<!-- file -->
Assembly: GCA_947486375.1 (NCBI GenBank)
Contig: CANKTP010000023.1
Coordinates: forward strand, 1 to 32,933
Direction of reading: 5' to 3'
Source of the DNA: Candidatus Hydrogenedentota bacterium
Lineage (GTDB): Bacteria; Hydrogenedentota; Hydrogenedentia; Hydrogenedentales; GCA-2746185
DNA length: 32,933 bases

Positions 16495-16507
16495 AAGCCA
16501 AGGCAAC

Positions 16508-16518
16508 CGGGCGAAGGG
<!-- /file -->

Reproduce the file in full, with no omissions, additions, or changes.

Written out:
Assembly: GCA_947486375.1 (NCBI GenBank)
Contig: CANKTP010000023.1
Coordinates: forward strand, 1 to 32,933
Direction of reading: 5' to 3'
Source of the DNA: Candidatus Hydrogenedentota bacterium
Lineage (GTDB): Bacteria; Hydrogenedentota; Hydrogenedentia; Hydrogenedentales; GCA-2746185
DNA length: 32,933 bases

Positions 16495-16507
16495 AAGCCA
16501 AGGCAAC

Positions 16508-16518
16508 CGGGCGAAGGG